Stuart White 16-11-2018 10:02 AM
Categories: HRMC Articles written by Managing Director, Stuart White
A 58-year old man called Omar Zouhri died in Britain this week. So what, you might think – lots of men must have died there this week, death being part of life and of course you would be quite correct. What makes his death different is the cause of his somewhat premature demise which was that he died from rabies. He contracted the disease from a bite from a cat he whilst holidaying in Morocco. It is understood that he was bitten a few weeks ago and was not given immediate, potentially life-saving, treatment. Public Health England (PHE) issued a warning to travellers after the UK resident contracted the disease stating the somewhat obvious ‘Prompt care, including wound cleaning and a course of the rabies vaccine, is very effective and can save an infected person's life’.
Professor Jimmy Whitworth, professor of international public health at the London School of Hygiene and Tropical Medicine, said: "My understanding is that this is somebody who had contact with a cat that was behaving abnormally and sought care, I believe in Morocco and in the UK, but unfortunately didn't receive vaccination until it was too late. I believe that the cat bit this person a few weeks ago. The typical time interval (for symptoms to appear) is two to three months, so you do have enough time (to seek care). But it can be as short as a week and that's why seeking prompt care and getting vaccination is so important. In this tragic case the person didn't get the vaccine in time. It is hard to know from the information provided, the delay could have been Morocco, the delay could have been in the UK.
I bring this to your attention because the extended holiday season is nearly upon us, the time when many of you will be travelling locally and abroad and without wishing to sound like a harbinger of doom, to quote the folksinger Cat Steven’s ‘It’s a wild world’ out there full of mean streets where danger lurks round every corner. This is most clearly delineated on the new 2019 Interactive Travel Risk Map. The map divides up the world into colour-coded zones showing high, medium and low risk areas in the fields of health, security and travel safety, making it easy to assess the potential risk levels wherever you plan on travelling.
Some, of course, are obvious. Libya, Afghanistan, Somalia and Syria rank as the most dangerous which is scarcely surprising since they are all war zones where no-one in their right mind would venture unless it were absolutely necessary. Afghanistan, Yemen, Libya, South Sudan and Mali also test low on personal safety, again not most people’s cup of vacation tea but, popular holiday destinations including Mexico, parts of the Caribbean and parts of India were labelled as being of high risk.
At the other end of the scale, Norway, Finland and Iceland all were deemed to have a low risk of medical problems, security and road safety issues, meaning they are the safest. This again is no surprise. These cold, northern countries scarcely feature in the international news since nothing much every happens there and the worst a traveller might expect might possibly be a touch of frostbite if they forget to pack their thermal underwear and heavy overcoat! Denmark, Switzerland, Slovenia, Greenland & Finland also carry minimal safety risks.
When looking at health, countries with a highest risk of contracting medical issues or disease included the African countries South Sudan, Niger, Ivory Coast and Sierra Leone. Iraq was also labelled a high risk country when it came to health along with Lebanon, Venezuela and North Korea. Yes, I know hardly anyone chooses to travel to North Korea on their hols but there’s one more reason if you needed it! Brazil, China and Russia are all deemed to have 'rapidly developing variable risk' when it comes to health.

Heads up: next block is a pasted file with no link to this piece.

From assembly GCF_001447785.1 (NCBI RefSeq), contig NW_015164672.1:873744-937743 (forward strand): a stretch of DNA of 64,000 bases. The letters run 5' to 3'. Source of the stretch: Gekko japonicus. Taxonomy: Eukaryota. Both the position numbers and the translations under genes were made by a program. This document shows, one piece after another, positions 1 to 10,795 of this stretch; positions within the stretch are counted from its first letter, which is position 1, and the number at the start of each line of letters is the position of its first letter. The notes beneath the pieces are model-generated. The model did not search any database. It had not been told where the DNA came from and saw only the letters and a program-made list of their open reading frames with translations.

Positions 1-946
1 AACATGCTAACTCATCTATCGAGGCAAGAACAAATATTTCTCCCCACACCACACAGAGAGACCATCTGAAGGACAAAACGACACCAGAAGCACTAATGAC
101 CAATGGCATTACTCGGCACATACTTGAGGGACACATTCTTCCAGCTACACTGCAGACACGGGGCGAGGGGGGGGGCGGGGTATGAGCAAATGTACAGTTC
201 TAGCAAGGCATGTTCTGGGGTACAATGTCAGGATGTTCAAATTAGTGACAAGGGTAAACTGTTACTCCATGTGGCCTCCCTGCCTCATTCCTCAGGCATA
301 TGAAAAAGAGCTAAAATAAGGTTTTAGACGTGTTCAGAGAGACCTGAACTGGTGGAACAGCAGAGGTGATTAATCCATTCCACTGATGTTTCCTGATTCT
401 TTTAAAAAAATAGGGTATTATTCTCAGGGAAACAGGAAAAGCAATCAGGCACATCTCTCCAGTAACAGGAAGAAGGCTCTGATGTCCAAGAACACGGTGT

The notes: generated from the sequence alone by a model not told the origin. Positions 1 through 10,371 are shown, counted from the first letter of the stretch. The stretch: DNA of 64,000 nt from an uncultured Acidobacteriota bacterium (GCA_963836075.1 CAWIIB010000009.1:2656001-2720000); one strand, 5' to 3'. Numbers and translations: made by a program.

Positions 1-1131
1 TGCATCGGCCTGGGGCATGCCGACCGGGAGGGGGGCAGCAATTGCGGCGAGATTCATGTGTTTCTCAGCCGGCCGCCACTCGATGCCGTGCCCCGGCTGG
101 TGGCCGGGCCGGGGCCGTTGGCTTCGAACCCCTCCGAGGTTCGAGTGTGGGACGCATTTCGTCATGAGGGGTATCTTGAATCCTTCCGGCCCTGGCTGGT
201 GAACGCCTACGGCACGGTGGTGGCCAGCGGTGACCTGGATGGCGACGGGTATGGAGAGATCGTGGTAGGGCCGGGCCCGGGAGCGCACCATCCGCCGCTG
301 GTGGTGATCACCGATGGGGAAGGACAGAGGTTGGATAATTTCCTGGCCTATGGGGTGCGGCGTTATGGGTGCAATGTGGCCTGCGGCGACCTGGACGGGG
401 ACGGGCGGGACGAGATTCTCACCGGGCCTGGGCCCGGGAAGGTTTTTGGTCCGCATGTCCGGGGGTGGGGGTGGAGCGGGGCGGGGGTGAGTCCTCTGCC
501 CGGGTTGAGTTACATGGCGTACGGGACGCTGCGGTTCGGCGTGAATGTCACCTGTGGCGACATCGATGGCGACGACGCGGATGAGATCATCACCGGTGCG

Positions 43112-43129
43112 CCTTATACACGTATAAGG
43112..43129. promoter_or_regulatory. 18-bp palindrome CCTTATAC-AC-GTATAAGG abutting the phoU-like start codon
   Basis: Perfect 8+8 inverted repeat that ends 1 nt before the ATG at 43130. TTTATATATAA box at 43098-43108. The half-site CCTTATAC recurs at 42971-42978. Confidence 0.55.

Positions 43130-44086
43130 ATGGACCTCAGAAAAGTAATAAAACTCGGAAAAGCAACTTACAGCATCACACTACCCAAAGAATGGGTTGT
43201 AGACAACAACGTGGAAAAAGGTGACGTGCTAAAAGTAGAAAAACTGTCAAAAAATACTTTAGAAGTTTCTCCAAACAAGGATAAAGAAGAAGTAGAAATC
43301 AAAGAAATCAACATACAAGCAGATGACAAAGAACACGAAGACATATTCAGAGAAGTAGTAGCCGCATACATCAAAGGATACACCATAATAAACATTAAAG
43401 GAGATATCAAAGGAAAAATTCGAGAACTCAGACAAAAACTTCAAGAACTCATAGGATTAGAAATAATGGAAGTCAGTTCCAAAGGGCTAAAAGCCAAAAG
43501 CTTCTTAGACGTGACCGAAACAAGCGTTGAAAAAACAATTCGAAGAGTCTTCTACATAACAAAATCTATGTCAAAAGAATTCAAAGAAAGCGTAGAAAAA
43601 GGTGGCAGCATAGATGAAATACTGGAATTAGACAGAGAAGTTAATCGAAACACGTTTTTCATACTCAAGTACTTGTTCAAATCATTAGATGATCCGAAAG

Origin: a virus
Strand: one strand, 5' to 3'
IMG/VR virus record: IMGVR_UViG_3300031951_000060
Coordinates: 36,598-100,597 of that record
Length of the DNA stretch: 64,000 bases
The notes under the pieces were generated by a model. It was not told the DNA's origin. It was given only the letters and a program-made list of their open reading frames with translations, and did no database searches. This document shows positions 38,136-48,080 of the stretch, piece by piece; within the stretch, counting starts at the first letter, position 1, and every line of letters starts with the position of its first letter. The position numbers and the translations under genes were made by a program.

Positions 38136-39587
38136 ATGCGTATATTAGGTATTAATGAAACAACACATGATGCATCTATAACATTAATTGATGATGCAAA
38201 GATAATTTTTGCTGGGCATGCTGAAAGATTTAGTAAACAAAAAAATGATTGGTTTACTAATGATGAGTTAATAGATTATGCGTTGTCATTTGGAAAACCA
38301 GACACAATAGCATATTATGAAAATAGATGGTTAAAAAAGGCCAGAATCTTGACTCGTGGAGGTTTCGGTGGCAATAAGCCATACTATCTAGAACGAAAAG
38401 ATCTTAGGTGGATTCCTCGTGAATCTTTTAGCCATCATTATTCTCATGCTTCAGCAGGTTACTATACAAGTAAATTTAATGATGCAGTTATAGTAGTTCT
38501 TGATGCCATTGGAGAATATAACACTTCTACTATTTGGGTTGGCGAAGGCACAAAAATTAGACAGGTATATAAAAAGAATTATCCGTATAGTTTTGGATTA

In contrast, places with a low risk of disease were deemed to be most of Europe as well as Canada, the US, New Zealand and Japan.
When it comes to road safety, the countries beside those in Africa that pose the greatest risk include Brazil, Bolivia, Saudi Arabia, Iran and Kazakhstan. In this category the U.S scores a 'moderate' ranking.
But let’s face it, most of your travel is likelt to be local, either within or just outside of our borders so how does our area fare? Well, health-wise, South Africa ranks as low risk, whilst Botswana and Namibia are medium . Travel to Zimbabwe, however, and the risk rises to ‘high’.
Security-wise Botswana and Namibia are low, South Africa and Zimbabwe are medium but of course with the benefit of local knowledge and footprint we can break that down further – we know where the danger hotspots are down south and most of us are savvy enough to take suitable precautions when travelling round that country.
As to road safety, Botswana and Namibia are marked as ‘high’ with South Africa coming out as ‘very high’ so that’s a sobering warning to us all, both figuratively and literally. Drink driving is still a big issue in the region, particularly over holiday periods and driving standards not as high as we’d want so please take extra care if you’re planning any road trips next month.
Back to the unfortunate man with the cat bite. Happily, though not totally rabies-free, I can say that the risk from being bitten by a rabid animal locally is fairly low. However, if you are worried I can reveal that there is one country in the world where such risk is not just low but non-existent and that is Iceland. Animal movement in that country is so severely restricted even healthy stock is not allowed in and if it ever goes back there is zero chance of it every being allowed back in. So if that’s your secret fear, try a trip to Reykjavik on your next holiday but be warned – you’re still at risk of dying……of boredom!


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